21 Jul 'Don't work here' job interviews set new Midwest technology trend
CHICAGO—Something new is happening in American business.
I call it the “humanizing factor” at work. A lot of things are still wretchedly out of whack about the corporate world and the behavior of people in it, but in little ways, people are starting to act more and more like regular people at work (sometimes when you least expect it).
Right here in the Midwest technology industry, we have two recent examples of the HF in action.
A friend goes on a job interview for a medical technology company. She’s trying to get an e-learning developer job there. She has a great interview, but after 45 minutes, the interviewer says to her: “You seem like a great person. What do you know about the culture here? What makes you want to work here?”
My friend is taken aback. This line of questioning is a bit alarming. She wants to respond: “Do nice people generally not want to work here?”
Instead, she answers without addressing the strange way the question was worded. The interviewer presses on and outlines the cutthroat culture of the company and the way people tend to work in it (people are withholding information from one another and becoming territorial).
My friend figures this is a stealthy part of the interview technique that seeks to learn how candidates will react to curve balls (and how they’d approach adversity in general).
This isn’t the case. The interviewer finally shares the information that she’s job hunting herself, she’s burned out on the company environment and she’d hate to be the one responsible for my friend going to work at that company and having the same thing happen to her.
Ouch! Wouldn’t you love to be a fly on the wall of the CEO’s office while an audiotape of that interview is playing? It’s a double tragedy: you’ve got one alienated employee in the position of interviewing a talented potential hire! With this dynamic in place, you’re definitely not going to hire the cream of the crop.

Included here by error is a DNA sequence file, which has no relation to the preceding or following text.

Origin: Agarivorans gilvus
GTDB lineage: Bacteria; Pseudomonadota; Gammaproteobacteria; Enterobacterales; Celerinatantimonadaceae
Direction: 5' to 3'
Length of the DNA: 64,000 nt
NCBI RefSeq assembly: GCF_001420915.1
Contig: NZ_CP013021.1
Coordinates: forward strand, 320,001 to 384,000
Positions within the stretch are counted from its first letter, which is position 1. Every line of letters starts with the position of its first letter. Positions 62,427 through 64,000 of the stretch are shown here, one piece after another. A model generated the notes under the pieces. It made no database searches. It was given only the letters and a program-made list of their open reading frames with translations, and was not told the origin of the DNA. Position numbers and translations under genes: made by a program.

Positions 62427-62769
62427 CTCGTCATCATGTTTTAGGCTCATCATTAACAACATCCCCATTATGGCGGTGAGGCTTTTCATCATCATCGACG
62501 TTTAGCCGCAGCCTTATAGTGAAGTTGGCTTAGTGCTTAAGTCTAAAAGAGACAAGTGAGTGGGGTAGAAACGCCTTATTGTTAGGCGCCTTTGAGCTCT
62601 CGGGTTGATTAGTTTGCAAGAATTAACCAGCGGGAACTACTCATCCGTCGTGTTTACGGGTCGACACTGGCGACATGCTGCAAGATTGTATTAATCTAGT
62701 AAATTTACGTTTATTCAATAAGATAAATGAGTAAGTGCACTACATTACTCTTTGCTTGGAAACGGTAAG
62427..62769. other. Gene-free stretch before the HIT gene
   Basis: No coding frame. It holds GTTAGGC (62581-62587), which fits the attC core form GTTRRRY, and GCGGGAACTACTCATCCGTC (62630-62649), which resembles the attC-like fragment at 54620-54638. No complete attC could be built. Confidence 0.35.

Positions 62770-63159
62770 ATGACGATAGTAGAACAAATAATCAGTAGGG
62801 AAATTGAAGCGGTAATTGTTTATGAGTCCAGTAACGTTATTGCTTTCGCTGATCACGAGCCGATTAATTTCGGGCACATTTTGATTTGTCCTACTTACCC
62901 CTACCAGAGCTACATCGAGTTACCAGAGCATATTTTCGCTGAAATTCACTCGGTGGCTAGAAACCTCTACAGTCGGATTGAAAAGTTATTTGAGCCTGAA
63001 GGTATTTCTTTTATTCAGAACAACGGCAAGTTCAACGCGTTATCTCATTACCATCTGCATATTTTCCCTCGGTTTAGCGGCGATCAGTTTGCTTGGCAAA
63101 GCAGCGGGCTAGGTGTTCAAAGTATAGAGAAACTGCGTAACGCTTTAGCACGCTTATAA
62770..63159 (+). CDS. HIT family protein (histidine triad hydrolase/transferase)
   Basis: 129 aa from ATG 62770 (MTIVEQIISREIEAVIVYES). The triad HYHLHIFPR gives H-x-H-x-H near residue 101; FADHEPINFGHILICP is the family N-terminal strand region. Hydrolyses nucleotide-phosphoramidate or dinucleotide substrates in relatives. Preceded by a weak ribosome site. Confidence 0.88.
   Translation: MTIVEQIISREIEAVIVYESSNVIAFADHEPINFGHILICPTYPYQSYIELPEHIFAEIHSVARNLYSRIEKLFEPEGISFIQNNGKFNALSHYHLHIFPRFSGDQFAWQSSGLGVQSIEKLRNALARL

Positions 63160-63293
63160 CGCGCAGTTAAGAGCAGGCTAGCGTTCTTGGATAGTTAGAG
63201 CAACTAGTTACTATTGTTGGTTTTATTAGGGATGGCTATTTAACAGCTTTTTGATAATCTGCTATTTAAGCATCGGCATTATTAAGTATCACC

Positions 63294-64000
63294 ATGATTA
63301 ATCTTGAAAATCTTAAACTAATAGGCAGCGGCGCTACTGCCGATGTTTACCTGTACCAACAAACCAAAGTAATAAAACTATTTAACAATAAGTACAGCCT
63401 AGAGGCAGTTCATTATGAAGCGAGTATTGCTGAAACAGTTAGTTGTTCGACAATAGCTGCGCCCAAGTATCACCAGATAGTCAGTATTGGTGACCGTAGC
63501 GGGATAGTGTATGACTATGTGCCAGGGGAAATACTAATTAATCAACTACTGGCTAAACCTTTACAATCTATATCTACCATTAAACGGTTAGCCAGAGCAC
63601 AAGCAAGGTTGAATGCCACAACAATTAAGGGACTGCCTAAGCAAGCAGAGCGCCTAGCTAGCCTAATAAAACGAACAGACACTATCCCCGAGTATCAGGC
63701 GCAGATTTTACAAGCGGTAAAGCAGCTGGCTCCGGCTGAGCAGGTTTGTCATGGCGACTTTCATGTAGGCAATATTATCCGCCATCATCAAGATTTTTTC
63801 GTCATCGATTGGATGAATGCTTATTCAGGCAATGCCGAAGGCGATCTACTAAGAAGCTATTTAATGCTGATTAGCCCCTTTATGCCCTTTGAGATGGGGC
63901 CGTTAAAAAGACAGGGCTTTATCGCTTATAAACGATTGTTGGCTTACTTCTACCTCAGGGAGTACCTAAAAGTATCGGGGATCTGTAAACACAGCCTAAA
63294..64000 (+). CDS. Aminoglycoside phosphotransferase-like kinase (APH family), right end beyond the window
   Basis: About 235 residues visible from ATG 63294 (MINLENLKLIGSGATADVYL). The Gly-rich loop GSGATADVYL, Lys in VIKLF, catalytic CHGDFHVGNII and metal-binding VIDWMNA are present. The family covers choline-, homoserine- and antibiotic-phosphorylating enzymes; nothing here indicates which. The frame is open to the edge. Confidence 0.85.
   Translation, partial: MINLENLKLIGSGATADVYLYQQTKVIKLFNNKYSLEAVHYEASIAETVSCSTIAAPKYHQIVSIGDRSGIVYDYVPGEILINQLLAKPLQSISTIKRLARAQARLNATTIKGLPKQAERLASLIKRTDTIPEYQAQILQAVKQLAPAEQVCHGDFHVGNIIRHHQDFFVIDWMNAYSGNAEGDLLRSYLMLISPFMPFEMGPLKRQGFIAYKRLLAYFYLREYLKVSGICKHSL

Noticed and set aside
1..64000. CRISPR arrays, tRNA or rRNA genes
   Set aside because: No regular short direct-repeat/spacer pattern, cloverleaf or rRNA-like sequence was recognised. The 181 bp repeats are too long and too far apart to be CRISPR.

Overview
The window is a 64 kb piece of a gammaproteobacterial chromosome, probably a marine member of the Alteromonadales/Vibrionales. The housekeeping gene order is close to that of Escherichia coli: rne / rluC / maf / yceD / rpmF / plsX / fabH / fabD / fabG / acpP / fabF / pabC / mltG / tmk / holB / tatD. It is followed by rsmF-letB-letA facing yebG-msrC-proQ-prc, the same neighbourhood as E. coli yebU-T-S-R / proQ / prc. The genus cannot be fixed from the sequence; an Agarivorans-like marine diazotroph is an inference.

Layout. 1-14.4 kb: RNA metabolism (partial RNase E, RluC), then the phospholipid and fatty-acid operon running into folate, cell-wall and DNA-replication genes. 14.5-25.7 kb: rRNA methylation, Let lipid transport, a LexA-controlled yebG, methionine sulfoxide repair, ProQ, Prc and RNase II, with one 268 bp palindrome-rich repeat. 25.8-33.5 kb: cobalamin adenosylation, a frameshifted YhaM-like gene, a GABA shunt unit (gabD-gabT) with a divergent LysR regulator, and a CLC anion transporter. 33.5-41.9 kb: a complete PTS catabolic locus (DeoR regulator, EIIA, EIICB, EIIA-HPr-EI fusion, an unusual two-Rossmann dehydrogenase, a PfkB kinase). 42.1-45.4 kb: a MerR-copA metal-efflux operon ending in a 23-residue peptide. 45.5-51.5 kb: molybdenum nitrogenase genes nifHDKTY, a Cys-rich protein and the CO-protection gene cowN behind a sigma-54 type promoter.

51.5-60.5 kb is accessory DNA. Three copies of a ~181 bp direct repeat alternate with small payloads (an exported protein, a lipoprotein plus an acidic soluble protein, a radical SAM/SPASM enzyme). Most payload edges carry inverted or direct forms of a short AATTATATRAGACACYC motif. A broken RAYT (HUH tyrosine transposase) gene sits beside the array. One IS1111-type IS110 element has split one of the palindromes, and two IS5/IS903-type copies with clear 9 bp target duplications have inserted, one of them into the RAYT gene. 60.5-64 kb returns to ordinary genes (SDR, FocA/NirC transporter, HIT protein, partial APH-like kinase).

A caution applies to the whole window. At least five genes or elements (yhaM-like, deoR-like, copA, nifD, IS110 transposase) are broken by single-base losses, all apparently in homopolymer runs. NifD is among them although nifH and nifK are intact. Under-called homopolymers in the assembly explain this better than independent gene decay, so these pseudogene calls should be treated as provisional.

My friend ended up thanking her lucky stars that she got such a forthcoming interviewer. In her heart of hearts, she also wondered whether the woman was simply having a bad day or was stuck in a bad department and whether the job was bound to be so terrible after all.
Anyway, she knew she wouldn’t get an offer. For compassionate reasons, she was out of the running.
Our other HF illustration comes from a related situation. I put my friend, Will, in touch with a start-up firm in which he had expressed interest. I met a guy who worked at this firm and he offered to have an informal coffee with him.
The start-up happened to have a job opening that was almost a perfect match for Will’s background, but at this coffee, Todd talked him out of his interest. The company isn’t fun, Todd confessed. He added: “I’m sorry I came to work here. You’d hate it. Stay where you are. In fact, if you go to a better company, let me know.”
I really love the fact that people are being so honest with complete strangers, but on behalf of these employers, these stories kill me! When the environment is so toxic that you can’t even encourage people to work there and you can’t even be neutral, I’m not sure you should be interviewing in the first place.
An informal coffee is one thing, but if the company is paying you to interview people, don’t you have to finally step up to telling someone that you may not be the person to do that because of some unresolved issues you have?
Where’s the high moral ground here: to interview people as part of your job responsibility and warn them away (unbeknownst to your manager) like cops at an accident scene, to simply quit your job or to decline to be part of the interview process until certain issues are addressed? That’s a tough one.
The HF is a significant part of this phenomenon.
Years ago, job interviews were conducted in such a formal way that it would have been hard to build the kind of rapport in less than an hour that would drive an employee to take a risk like that. Theoretically, you could lose your job for discouraging a qualified candidate to turn and run from a job opportunity.